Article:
Genetic diversity of the dengue vector Aedes aegypti in Australia and implications for future surveillance and mainland incursion monitoring
Beebe, Nigel W., Whelan, Peter I., van den Hurk, Andrew, Ritchie, Scott A., and Cooper, Robert D. (2005) Genetic diversity of the dengue vector Aedes aegypti in Australia and implications for future surveillance and mainland incursion monitoring. Communicable Diseases Intelligence, 29 (3). pp. 299-304.
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In February 2004, the discovery of an incursion of the dengue vector Aedes aegypti into the town of Tennant Creek in the Northern Territory caused concern for the Northern Territory health authorities who proceeded to implement a Commonwealth-funded eradication program. To determine the origin of the incursion, we performed a genetic analysis on Ae. aegypti from several Queensland and overseas localities. A comparison of DNA sequences from the mitochondrial cytochrome oxidase 1 gene indicated that the incursion was probably from Cairns or Camooweal. This genetic marker was also useful in identifying a separate Townsville haplotype population and another population on Thursday Island in the Torres Strait that is genetically distant to the mainland populations. The possible use of this marker as a surveillance tool for identifying the origins of local and overseas incursions is discussed.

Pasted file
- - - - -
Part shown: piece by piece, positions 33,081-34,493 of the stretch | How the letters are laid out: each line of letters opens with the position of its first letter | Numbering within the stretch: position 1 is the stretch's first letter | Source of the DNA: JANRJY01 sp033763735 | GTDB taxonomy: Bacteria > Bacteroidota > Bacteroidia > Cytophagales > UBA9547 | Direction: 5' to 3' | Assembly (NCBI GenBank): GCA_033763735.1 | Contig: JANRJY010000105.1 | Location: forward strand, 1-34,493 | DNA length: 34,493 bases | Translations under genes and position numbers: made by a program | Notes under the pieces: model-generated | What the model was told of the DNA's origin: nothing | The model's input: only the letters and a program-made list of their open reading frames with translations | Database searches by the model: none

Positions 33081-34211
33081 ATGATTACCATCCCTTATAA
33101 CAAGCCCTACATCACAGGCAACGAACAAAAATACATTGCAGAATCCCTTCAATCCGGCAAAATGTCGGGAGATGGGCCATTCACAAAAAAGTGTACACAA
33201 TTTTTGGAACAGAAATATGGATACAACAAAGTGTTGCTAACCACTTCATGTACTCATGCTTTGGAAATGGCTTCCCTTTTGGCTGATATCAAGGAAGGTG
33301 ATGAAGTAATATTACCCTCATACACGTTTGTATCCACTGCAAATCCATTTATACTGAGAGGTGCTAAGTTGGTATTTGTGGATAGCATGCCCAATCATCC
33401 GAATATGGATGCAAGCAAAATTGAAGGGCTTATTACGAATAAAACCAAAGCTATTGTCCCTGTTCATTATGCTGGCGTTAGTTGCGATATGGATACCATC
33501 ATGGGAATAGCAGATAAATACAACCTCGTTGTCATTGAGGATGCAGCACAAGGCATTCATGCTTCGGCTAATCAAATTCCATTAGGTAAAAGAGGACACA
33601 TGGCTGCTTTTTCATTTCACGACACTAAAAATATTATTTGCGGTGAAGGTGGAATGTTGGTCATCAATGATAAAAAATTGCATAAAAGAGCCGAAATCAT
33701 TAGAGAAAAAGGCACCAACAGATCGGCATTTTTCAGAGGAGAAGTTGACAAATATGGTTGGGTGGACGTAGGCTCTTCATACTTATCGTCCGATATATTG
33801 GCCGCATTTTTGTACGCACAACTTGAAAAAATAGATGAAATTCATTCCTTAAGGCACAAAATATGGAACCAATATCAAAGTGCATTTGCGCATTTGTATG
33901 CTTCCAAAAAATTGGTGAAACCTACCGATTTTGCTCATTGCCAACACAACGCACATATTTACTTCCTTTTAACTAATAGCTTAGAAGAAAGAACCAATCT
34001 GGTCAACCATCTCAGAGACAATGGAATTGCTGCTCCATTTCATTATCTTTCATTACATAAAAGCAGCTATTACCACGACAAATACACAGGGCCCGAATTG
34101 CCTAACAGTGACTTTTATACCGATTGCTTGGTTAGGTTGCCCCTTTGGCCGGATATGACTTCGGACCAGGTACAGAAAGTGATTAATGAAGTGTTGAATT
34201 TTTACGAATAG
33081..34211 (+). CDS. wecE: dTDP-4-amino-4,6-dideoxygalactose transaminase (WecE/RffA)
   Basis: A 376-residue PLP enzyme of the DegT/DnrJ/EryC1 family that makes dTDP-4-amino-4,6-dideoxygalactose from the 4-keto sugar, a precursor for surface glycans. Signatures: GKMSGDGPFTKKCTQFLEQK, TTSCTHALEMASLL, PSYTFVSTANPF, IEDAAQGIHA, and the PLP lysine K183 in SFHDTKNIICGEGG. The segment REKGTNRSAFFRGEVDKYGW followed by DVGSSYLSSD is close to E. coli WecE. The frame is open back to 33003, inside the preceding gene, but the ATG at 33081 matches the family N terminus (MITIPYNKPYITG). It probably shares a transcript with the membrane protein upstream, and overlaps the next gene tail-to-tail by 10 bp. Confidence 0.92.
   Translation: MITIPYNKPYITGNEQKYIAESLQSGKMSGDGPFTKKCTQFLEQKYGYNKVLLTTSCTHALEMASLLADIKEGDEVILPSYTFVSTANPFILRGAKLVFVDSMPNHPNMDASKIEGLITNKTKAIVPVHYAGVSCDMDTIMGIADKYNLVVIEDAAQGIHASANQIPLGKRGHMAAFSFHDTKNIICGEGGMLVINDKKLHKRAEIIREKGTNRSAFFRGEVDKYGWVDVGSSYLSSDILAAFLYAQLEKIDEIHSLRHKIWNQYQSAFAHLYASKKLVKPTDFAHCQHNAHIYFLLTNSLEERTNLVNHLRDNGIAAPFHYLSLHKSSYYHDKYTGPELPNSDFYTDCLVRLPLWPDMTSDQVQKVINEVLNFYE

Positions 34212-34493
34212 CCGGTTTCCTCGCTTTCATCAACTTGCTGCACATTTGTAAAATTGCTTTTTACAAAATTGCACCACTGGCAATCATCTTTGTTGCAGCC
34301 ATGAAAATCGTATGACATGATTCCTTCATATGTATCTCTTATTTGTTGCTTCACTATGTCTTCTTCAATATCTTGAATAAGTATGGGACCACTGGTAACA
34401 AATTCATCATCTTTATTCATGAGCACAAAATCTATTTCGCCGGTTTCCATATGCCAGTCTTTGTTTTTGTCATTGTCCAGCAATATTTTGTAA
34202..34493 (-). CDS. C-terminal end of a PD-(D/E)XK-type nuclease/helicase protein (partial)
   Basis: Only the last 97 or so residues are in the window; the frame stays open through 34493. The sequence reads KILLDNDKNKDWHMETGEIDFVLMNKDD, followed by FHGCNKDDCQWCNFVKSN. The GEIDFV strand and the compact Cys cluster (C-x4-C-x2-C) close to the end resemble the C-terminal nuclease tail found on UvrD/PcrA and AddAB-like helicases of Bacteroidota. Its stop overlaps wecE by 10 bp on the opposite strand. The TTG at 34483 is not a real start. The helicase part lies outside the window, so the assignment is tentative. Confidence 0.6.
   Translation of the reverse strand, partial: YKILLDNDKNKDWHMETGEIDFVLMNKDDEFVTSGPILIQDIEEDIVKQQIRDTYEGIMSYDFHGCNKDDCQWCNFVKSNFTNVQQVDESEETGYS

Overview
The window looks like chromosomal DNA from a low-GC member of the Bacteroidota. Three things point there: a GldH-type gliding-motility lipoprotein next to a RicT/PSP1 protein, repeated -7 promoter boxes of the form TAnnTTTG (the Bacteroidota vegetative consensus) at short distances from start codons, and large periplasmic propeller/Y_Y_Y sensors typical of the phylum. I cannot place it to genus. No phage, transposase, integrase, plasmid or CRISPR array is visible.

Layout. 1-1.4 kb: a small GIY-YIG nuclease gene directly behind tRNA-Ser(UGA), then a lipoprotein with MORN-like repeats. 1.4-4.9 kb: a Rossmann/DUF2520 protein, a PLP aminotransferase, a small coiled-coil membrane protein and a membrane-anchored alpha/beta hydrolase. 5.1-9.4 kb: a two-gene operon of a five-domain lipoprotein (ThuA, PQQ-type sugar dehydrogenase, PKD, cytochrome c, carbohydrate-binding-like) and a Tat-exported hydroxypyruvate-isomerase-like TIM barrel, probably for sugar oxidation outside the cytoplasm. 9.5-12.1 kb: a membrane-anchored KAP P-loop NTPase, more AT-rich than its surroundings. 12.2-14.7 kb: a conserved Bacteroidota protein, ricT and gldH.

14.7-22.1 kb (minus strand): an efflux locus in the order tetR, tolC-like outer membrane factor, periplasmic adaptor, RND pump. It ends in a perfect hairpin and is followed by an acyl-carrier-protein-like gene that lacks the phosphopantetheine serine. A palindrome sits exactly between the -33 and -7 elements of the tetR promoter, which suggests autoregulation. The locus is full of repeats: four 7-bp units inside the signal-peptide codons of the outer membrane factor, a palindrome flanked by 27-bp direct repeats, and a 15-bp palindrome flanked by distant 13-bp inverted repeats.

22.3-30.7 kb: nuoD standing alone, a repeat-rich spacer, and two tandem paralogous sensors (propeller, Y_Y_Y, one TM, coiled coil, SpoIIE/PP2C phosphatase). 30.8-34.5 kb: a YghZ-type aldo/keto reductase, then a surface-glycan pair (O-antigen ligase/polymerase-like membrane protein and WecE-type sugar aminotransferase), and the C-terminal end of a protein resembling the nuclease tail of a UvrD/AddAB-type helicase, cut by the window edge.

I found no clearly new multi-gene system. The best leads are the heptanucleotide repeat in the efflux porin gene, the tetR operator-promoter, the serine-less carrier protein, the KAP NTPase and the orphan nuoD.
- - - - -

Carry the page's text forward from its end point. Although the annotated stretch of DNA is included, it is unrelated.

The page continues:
|Item Type:||Article (Refereed Research - C1)|
|Keywords:||Australia; dengue; exotic mosquito; virus; Aedes aegypti; mtDNA; cytochrome oxidase 1 gene; surveillance|
|Date Deposited:||11 Jan 2010 06:10|
|FoR Codes:||11 MEDICAL AND HEALTH SCIENCES > 1117 Public Health and Health Services > 111799 Public Health and Health Services not elsewhere classified @ 100%|
|SEO Codes:||92 HEALTH > 9299 Other Health > 929999 Health not elsewhere classified @ 100%|
|Citation Count from Scopus||